Friday, July 16, 2010

Write Hard, Write Fast, And the Fire of Creation Will be Yours

On July first, Michelle Gregory over at Beautiful Chaos hosted a blogfest called Share Your Darlings and participation entered you in a contest for a book drawing. I won and received The Art of War for Writers by James Scott Bell in the mail this week. Thank you, Michelle!

I've read a few chapters and I have to say, its a great book for motivation.  Bell took the battle strategies of the great Sun Tzu, a Chinese general writing around 400 B.C, and applied them to the war writers fight for publication.  In it, he explains reconnaissance of marketplace, tactics for editing and refining premise, and business strategy.

One of the most useful chapters was actually one of the first. Chapter two discusses essentials that writers must posess, or develop, to be successful in the publishing industry.
  1. Desire
  2. Discipline
  3. Commitment to Craft
  4. Patience
  5. Honesty
  6. Willingness to Learn
  7. Business-Like Attitude
  8. Rhino Skin
  9. Long-Term View
  10. Talent
Now, I have to admit I winced at a few. Namely number 8. Critiques are hard for me to take, but recognize their value and try to learn from them. I have the desire to write, don't feel right in my head when I'm not. Okay, doing well, down the list we go...

Discpline - check, Commitment to Craft - check; I'm always trying to hone my skills, Patience - not so much...and then I hit Honesty...the willingness to confront my weaknesses. *scratches head* Hmm...moving on.  Next we have Willingness to Learn - I don't fight with my critique partners and I rarely set my manuscripts on fire so I'll count that as a 'check'.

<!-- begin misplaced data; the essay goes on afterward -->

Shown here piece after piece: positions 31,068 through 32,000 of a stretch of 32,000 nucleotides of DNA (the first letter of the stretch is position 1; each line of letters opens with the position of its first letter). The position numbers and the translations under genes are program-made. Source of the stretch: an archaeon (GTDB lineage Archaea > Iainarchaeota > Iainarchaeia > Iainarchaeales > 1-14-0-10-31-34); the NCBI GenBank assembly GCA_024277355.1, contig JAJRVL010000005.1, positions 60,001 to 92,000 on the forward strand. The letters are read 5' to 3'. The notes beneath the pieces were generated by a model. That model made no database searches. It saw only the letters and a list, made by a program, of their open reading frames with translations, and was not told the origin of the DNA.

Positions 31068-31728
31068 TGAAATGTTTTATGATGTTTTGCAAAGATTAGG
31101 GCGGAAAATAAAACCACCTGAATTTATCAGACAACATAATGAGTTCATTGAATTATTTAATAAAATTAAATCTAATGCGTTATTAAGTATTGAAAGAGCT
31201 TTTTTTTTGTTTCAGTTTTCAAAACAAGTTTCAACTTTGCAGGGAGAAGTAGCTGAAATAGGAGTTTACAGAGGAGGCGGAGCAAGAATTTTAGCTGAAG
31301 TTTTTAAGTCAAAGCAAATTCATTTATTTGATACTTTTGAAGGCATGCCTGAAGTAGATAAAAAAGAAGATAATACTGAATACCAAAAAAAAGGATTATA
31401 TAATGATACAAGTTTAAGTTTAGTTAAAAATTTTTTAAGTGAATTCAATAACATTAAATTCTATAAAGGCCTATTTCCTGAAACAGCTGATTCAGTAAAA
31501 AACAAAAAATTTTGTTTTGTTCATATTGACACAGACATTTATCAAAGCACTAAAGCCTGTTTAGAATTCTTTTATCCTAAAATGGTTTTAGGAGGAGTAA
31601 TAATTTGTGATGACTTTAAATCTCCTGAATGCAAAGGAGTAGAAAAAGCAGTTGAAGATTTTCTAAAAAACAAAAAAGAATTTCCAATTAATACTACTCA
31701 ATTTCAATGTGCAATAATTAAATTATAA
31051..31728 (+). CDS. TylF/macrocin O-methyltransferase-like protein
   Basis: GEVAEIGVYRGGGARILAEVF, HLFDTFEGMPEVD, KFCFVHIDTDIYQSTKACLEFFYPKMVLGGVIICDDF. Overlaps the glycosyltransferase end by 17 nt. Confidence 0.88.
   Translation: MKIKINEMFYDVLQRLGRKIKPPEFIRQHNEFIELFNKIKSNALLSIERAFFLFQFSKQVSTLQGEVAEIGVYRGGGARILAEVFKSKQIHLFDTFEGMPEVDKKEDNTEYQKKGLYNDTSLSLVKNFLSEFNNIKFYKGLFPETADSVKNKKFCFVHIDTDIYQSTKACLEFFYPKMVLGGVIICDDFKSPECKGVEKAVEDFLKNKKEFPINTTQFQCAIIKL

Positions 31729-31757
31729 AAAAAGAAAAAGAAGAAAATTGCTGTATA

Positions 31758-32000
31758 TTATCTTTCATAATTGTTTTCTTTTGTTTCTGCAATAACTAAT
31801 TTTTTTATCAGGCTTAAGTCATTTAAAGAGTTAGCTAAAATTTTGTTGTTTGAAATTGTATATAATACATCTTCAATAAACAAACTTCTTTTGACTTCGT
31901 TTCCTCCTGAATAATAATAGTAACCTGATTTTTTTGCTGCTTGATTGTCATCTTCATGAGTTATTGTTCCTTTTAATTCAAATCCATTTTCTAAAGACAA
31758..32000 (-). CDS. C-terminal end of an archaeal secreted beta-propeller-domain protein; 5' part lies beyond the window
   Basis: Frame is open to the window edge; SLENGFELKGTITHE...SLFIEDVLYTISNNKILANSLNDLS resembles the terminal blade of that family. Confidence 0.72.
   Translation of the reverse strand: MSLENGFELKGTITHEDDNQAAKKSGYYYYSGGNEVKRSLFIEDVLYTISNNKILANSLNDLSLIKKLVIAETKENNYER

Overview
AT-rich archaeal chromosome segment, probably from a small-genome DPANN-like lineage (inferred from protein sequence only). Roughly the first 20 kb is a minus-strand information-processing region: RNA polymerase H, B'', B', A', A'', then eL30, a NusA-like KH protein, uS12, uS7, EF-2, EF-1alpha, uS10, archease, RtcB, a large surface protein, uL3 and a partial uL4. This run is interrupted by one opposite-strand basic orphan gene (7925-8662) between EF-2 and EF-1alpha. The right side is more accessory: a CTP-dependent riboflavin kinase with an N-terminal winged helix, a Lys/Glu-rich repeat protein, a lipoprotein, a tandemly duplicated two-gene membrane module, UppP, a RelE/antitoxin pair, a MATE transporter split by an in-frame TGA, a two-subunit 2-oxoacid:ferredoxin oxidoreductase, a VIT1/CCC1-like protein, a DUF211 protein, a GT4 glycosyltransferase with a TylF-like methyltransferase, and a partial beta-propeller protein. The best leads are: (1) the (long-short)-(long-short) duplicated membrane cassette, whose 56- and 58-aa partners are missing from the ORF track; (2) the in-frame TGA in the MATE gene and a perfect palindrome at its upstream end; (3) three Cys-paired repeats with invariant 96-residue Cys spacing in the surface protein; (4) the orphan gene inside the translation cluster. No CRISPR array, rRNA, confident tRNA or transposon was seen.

The next few got harder. Business-Like Attitude - Can I become more informed about the process of publication and how can that help me as an 'artist'?  Sure. Number eight - Rhino Skin. *winces* I'm getting there. I'm no longer crushed by rejection, but it still stings. I doubt that will EVER go away, but I can work on using the feedback more efficiently.

Nine was interesting. Bell asks you to not think, "Do I have a book inside me?" He wants you to think: "Do I have a writer inside me?"  Changes the perspective from product to craft...very helpful.  The last one, Talent, was actually least important to Bell. He said that everyone has some talent, its what you do with it that matters.  Not sure what to think about that one...but, okay.

The book has a section at the end of the chapter to write down your reactions and I had quite a lot to jot down. Bell then asks you to revisit your comments a year later to see if you've grown as an author. I really enjoyed this quick read. Its not an in-depth teaching book, but more like a pep-talk with cool military references.  I felt ready to kick some writer's block hiney, that's for sure.

Thank you again, Michelle for the book. Now until next time...Go Write!

Photograph by tanakawho.


Alex J. Cavanaugh said...

Thinking of it in terms of a career rather than just one book definitely changes one's perspective. The book sounds helpful - I'll look for it!

Nicole Murray said...

"To enter one's own self, it is necessary to go armed to the teeth." -Paul Valery

It's what a writer 'must do' to be better than just good. Or at least in my opinion. And it is tough but doable.

And I think I may check out this book you won. Congrats!!! BTW. I hope when you check your list next year its all covered. ;-D

And I have something on my blog for you BTW.

Laura Marcella said...

I love that book! I recently wrote up my vision statement and goals he suggests at the beginning of the second part. James Scott Bell is brilliant!

Hart Johnson said...

I think this looks like a GREAT way to look at a writing career!

So my helpful advice is to look like that rhino skin like bare feet. As summer starts and they've been sheltered for months, every rock is agony, but the more you go barefoot, the tougher they get, and eventually you can run on the gravel... the secret is keeping it constant. don't take a break, or it will hurt again... maybe ease into it... barefoot in the grass at first, then smooth pavement... build to the gravel, because the agents and editors will be glass.